mississippi river

Camille Phillips / St. Louis Public Radio

Flooding on the Mississippi River continues to make its way south from Iowa, putting towns from Quincy to Grafton on alert.

With historic buildings, a post office and a dozen homes all in the path of the flood, Clarksville, Mo, 75 miles north of St. Louis, has more to lose than most.

The National Weather Service is forecasting major flooding along stretches of the Mississippi River north of St. Louis early next week. A map on its site is regularly updated with river stages.

Christine Karim / Creative Commons

                Researchers at the University of Missouri are working towards improving water quality throughout the Mississippi River and Gulf of Mexico.

River shore
File Photo / KBIA

The U.S. Army Corps of Engineers is picking up where it left off in clearing rock from barge channels in the Mississippi River.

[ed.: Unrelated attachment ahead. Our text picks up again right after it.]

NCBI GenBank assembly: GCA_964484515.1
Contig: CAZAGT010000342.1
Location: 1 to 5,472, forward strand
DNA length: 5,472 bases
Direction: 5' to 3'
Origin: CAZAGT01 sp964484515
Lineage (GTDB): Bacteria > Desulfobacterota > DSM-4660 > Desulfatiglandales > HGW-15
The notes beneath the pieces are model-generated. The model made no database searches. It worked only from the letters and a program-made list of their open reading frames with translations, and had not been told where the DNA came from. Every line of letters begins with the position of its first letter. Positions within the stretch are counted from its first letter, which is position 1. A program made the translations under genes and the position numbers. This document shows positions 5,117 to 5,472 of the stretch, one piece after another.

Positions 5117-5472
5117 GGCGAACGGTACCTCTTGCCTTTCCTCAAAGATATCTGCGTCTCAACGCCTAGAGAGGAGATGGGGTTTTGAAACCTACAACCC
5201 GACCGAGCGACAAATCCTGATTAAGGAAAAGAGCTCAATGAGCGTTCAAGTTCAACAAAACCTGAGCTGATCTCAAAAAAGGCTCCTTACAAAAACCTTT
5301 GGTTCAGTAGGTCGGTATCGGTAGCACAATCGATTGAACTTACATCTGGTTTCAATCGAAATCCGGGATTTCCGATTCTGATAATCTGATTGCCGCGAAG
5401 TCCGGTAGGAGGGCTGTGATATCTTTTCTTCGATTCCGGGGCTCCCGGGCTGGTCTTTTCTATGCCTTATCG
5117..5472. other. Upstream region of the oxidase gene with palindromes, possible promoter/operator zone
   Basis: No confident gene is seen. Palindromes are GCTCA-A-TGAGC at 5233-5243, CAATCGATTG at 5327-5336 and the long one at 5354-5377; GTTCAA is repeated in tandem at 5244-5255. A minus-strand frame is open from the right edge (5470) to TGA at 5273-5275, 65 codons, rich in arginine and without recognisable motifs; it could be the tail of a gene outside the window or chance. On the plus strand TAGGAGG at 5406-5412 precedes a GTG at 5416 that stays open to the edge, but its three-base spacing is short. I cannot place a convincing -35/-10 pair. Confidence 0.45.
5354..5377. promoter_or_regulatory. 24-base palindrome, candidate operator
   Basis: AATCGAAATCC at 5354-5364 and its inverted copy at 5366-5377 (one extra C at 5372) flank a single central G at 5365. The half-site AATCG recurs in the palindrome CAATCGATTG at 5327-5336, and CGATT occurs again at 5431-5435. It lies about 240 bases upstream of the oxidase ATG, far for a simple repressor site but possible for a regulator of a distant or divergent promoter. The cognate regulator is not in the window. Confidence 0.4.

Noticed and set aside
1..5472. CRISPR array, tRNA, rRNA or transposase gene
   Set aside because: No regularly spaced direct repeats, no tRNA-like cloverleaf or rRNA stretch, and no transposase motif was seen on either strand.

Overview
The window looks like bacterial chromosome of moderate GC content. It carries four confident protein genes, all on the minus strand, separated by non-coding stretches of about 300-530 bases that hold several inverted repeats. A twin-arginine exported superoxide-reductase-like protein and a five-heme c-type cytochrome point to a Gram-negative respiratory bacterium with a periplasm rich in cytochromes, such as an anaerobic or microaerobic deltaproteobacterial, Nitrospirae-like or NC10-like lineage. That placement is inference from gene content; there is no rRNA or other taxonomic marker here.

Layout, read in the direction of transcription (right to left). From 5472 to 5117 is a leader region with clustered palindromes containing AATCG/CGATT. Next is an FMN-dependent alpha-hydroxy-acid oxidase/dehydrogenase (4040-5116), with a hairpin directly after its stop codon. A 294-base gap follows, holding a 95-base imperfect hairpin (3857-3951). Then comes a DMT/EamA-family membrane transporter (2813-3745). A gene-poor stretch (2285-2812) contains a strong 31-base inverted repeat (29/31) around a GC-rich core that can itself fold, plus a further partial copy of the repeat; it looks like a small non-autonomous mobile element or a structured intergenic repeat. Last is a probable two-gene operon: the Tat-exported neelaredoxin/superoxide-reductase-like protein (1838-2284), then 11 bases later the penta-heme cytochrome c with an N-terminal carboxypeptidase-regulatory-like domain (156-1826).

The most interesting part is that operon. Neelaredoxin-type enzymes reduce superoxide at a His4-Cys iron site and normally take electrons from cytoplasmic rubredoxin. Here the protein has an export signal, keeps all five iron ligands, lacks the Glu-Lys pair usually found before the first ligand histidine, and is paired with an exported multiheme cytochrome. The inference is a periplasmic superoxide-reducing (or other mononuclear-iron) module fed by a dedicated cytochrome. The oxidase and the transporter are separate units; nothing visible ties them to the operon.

Displaced Pinhook residents look for new home

Jul 17, 2013
Tamara Zellars Buck / KRCU

Drive along southeast Missouri’s Highway VV in Mississippi County, and you will primarily see vibrant green fields littered with farm equipment and the occasional farmer working the land.

The burned out remains of what was once a church stands sentry alongside the highway, just outside of what at first glance appears to be an ordinary rural community.

But, something seems out of place.

Christine Karim / Creative Commons

The Mississippi River is on the way down at some hard-hit Midwestern towns.

Melanie Cheney / Flickr

Two freshman Congressmen from southern Illinois want the Army Corps of Engineers to start thinking of ways it can coordinate river management to keep cargo traffic flowing during droughts or floods.

Jacob McCleland / KRCU

The lingering drought continues to keep the Mississippi River at historically low levels. But now the Army Corps of Engineers says the river will likely stay open for transportation at least through this month. But many grain and energy industries that send products up and down the river aren’t yet breathing a sigh of relief. Iowa Public Radio’s Clay Masters reports from the Corn Belt where a lot of grain begin its journey south down the Mississippi.